Afghanistan still awaits final results from the nationwide election held last month to fill the 249 seats of the lower house of parliament. Deciding which of the more than 2,500 candidates won takes time because the Electoral Complaints Commission that investigates voting irregularities, made up of five men handpicked by Afghan President Hamid Karzai, was swamped by more than 4,200 complaints.
Last year, when Karzai himself ran for reelection, he busied himself with backroom deals, while his supporters were caught red-handed stuffing ballot boxes and having a good laugh. Every Afghan knew that the president who had been foisted on them by foreigners in 2001 was stealing the election. Yet the international community, led by the United States, proclaimed the process if not exactly "free and fair," at least "credible" -- which is to say: Hey, what's a little fraud among friends?
With that experience so fresh in memory, the current Electoral Complaints Commission went to work with unusual efficiency, resolving most complaints with unaccustomed speed. And last week the chairman of the Independent Election Commission, an oversight body also selected by President Karzai, announced that it would throw out as invalid almost a quarter of the 5.6 million votes cast. Until that moment Afghans, who aspire to democracy, had hoped for a more honest election than the charade that returned Karzai to power in 2009. No such luck. The partial results of this one look just as bad as the presidential vote, with roughly the same percentage of ballots invalidated.
While dumping fraudulent votes may give the appearance of rigorous oversight, the numbers raise a new mystery: where did those votes come from? In the two days following the election last month, the running total of votes cast rose from 3.6 million to 4.4 million. Now, it has suddenly jumped again to 5.6 million -- of which 1.3 million ballots have been discarded, leaving a total of 4.3 million valid votes. Election-watcher Martine van Bijlert of the Afghanistan Analysts Network described the attitude of the Independent Election Commission this way: "If you want to know where the additional votes came from: they were added fraudulently, now they have been removed, and that is really all you need to know."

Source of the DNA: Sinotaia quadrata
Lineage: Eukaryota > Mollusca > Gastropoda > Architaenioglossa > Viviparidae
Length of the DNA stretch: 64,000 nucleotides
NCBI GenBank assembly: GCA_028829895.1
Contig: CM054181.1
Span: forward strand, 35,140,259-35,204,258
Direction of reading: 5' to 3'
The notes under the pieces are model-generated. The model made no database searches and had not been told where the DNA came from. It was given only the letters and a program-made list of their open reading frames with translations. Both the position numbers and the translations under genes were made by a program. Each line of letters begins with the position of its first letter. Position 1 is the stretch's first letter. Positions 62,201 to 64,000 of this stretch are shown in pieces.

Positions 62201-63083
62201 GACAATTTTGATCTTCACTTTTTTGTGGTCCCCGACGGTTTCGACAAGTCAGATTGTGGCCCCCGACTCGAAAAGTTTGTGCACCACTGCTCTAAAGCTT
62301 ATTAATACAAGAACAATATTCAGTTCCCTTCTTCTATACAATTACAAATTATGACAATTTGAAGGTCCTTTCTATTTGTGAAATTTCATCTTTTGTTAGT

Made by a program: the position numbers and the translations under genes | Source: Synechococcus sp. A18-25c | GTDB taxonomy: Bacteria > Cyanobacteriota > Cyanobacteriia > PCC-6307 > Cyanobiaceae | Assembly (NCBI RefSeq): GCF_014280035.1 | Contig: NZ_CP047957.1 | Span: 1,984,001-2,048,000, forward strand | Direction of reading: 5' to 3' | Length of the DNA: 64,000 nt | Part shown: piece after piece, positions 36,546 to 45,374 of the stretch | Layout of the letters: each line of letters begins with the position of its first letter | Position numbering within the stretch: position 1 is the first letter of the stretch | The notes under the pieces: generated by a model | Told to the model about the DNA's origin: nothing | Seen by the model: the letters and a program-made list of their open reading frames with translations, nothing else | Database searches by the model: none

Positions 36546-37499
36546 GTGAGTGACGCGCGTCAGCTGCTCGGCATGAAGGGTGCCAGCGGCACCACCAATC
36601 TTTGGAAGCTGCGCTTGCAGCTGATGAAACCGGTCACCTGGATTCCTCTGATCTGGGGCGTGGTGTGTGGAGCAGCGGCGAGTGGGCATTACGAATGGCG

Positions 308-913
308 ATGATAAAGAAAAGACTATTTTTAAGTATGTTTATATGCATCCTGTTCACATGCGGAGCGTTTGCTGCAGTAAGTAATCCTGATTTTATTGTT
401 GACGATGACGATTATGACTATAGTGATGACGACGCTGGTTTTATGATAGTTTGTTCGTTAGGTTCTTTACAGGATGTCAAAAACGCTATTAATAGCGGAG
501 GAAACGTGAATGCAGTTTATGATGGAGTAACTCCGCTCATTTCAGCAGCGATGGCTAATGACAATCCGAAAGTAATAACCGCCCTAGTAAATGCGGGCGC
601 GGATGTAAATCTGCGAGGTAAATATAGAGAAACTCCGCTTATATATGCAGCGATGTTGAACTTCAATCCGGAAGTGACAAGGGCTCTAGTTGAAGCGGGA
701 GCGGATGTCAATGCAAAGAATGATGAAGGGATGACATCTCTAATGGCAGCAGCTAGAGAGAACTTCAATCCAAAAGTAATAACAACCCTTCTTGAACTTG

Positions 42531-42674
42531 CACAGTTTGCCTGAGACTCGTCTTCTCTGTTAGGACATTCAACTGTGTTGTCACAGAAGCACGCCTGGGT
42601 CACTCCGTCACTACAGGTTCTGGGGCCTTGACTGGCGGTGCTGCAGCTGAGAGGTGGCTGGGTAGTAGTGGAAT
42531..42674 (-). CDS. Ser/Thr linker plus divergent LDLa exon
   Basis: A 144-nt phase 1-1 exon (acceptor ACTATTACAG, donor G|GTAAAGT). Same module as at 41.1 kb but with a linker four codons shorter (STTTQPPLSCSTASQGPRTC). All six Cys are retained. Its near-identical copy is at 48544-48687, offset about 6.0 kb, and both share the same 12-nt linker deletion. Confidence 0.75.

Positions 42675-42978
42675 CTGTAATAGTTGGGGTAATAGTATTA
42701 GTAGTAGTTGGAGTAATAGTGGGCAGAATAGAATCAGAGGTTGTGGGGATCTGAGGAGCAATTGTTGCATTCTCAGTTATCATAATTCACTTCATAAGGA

Perhaps noting that the fraud factor was holding steady, a spokesman for the Independent Election Commission declared that a level of fraud with more than one in five votes considered phony is "normal" in an election.
Thus do official bodies in Afghanistan's widely advertised new democracy -- the one for which our troops are fighting -- smooth over all irregularities and make short work of making do, of overseeing elections as usual: not free, not fair, just good enough for Afghans.
But are they?
Without waiting for final results, what passes for "the international community" has already pronounced the elections a "success," but an email from a parliamentary candidate, a woman I know named Mahbouba Seraj, tells a different story:
"I honestly don't know from where to start. My frustration, disappointment, and anger are so great I am afraid they might get the better of me. I was involved in the first presidential election of Afghanistan in 2004 and the first parliamentary election in 2005, but oh how different those elections were. I won't say they were better because they too were captured by the War Lords, Commanders, and criminals -- just like this election -- but the level of fraud and corruption was nothing compared to this. Those men used force and got elected by their rifles and machine guns, but this election was… unbelievable. I have no other word to use."
Many "unbelievable" stories litter this election, but Seraj's tale is especially instructive because, in the end, it is all too believable. In fact, it's a pretty simple story of courageous idealism confounded by big men with money.